Hugger or Hater?

Is your dog a cuddle monster or a prickly pear? While many dogs enjoy hugs with their humans, there are some that don’t. How can you tell? With it being National Hug Day (21st January), we wanted to share just a few ways you can tell if your dog wants to snuggle.

An easy one to start with – let your dog come to you for fuss. Dogs are much better at judging their comfort level than we are. By letting them approach you, you’re not invading their space. If your dog comes up to you, great! If not, leave them to some alone time. They may be in a bit of pain or just not feel like interacting. Let’s be honest, we all have those moments. And, just like us, even the cuddliest pup will sometimes want a bit of alone time.

So, your dog has come up to you and you’re giving them some fuss. How do you know when they’ve had enough? Knowing some dog body language will help. Common signs that your dog would like a break are licking their nose/lips, turning away from you, and yawning. If your dog is showing any of these, take your hands away for a few seconds. They may look towards you or lean in to show they would like you to continue. They may have a moment of stillness. Or they may also move away. Stopping the cuddle for a few seconds allows the dog time to decide what they’d like. Should they decide to move away, it doesn’t necessarily mean anything is wrong. Your dog just may not be comfortable with touch at that time.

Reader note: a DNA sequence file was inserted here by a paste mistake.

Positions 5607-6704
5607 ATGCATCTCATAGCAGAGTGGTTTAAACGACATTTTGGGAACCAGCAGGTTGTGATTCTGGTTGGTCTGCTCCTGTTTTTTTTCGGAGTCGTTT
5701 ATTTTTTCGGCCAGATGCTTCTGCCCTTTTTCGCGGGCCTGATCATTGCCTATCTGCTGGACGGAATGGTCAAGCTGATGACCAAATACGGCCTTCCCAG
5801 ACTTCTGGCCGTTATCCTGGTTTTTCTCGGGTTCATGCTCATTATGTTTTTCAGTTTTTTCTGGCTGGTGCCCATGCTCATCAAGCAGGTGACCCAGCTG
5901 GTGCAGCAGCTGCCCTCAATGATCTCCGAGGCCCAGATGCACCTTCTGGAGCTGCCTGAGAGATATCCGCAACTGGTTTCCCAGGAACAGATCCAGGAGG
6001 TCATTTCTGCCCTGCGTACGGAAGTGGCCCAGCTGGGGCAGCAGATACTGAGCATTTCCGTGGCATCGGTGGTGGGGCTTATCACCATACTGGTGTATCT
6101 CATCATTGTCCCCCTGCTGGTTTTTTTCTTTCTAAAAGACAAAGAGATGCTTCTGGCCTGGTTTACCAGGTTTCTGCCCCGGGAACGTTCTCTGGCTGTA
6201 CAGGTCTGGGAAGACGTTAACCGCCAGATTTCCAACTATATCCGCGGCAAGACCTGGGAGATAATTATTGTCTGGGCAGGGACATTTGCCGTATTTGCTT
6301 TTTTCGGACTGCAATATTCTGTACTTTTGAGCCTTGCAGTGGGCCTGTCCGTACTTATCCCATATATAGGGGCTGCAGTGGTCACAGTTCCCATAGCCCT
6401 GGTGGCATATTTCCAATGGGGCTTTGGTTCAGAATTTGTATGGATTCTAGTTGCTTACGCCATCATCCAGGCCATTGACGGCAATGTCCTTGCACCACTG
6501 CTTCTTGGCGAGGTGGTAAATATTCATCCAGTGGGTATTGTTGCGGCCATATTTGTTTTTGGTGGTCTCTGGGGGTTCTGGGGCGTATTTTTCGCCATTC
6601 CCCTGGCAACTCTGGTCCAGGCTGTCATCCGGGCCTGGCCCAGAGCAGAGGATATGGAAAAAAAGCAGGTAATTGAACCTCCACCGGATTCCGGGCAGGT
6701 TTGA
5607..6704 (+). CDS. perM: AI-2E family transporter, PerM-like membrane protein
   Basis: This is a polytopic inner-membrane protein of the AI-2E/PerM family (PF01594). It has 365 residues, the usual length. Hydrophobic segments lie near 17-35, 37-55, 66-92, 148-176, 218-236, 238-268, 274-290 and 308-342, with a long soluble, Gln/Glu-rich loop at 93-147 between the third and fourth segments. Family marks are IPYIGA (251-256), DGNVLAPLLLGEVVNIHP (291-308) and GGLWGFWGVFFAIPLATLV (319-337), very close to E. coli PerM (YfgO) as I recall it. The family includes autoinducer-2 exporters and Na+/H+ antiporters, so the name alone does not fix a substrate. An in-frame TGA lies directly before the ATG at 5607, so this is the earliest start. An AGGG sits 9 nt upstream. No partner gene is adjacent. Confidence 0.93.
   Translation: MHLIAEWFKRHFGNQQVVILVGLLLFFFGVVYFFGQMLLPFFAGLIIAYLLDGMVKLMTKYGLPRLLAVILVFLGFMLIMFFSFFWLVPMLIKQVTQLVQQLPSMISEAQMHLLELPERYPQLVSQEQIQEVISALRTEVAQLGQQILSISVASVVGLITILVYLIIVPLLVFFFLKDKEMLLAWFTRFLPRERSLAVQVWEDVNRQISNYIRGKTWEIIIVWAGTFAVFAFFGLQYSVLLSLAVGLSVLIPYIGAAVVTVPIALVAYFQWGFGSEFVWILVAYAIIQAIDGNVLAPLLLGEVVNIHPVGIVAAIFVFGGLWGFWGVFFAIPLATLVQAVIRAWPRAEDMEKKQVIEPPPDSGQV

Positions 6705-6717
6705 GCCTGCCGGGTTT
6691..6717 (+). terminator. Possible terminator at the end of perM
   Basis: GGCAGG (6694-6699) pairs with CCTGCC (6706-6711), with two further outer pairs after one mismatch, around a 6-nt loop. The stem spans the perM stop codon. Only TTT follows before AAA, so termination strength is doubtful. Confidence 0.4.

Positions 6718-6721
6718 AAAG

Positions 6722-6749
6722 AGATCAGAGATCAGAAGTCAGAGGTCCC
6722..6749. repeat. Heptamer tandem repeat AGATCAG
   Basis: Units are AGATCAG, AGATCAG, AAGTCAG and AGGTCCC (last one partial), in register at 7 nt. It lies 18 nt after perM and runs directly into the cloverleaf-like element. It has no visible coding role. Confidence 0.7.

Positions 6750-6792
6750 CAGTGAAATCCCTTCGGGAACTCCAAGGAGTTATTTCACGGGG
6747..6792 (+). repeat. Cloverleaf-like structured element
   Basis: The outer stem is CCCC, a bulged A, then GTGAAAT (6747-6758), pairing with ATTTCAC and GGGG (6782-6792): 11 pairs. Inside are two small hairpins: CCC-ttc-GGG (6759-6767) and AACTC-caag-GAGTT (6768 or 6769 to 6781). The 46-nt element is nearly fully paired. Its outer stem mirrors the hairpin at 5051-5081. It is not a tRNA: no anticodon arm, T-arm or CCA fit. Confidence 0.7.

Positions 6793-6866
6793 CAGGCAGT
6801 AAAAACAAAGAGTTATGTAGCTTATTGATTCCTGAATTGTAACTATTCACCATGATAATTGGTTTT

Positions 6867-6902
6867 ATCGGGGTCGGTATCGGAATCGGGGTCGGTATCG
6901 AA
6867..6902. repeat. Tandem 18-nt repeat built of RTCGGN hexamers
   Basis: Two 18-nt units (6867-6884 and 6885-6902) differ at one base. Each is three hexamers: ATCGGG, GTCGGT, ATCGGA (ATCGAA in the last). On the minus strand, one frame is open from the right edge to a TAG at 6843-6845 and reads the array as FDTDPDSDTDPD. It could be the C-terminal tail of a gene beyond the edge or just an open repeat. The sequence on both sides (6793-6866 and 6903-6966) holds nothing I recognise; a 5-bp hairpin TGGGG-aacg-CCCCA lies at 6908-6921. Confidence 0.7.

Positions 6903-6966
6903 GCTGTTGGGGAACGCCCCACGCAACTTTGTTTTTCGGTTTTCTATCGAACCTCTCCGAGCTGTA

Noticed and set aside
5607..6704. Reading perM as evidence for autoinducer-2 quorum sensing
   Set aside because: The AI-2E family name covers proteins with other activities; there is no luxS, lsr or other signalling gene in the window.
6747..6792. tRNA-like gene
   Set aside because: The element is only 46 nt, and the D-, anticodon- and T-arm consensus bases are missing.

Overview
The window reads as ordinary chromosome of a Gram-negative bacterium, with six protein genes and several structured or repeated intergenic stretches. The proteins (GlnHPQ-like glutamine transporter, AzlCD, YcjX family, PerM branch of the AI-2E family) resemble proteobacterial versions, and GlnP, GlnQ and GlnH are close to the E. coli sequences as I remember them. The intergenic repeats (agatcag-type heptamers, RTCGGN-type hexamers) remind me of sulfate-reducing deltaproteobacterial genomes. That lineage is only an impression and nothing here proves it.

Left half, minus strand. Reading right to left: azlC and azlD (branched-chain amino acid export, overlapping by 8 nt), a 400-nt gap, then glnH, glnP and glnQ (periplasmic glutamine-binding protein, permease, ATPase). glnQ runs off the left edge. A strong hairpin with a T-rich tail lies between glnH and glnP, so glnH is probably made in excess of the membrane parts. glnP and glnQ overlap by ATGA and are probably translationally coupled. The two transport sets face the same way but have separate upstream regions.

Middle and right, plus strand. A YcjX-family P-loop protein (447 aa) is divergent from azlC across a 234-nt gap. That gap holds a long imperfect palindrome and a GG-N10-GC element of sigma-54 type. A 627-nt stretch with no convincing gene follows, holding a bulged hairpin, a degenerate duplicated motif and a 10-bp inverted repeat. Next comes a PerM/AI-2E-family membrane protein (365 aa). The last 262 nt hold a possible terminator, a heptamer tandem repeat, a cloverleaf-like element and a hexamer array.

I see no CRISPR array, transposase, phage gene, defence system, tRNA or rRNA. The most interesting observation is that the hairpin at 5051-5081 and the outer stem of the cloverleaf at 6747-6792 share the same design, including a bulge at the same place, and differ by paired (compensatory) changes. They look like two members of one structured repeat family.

A full-on bear hug is a bit of a different story. For dogs, that feeling of being fully surrounded isn’t as comforting as it can be for humans. Plus if you are properly hugging them, you won’t be able to see any subtle body language. You may have seen the videos online of children hugging dogs. For the less knowledgeable, it may appear to be an adorable display of affection. But for those with a bit more canine knowledge and understanding, it can be terrifying to see. The dogs in those videos will usually display lip licking, trying to move away, and a few other stress signals. You can often see the dog tense up – much in the way you might when receiving unwanted contact. Some dogs will take it as far as baring their teeth or growling. By learning the early signs that your dog is uncomfortable, you can avoid putting them in that situation.

If you want a way to make the time you spend close together more meaningful, there are some positive alternatives to hugging. Tellington Touch, or Ttouch, is a way of connecting with your dog. There are some amazing courses online to help teach this method of interaction. For a dog new to Ttouch, the recommendation is 3 touches and move hands away. Give them that moment to adjust. Another way is through canine massage. While this is best learnt in person, there are distance courses available. The principles you will learn with both these practices involve listening to the dog. Letting them guide you is the foundation.

Whether you are a hugger or not, let your dog tell you if they are happy with your physical contact. Don’t be disappointed if your dog doesn’t want to cuddle. You have a myriad of ways to connect, find the one that makes you both happy.

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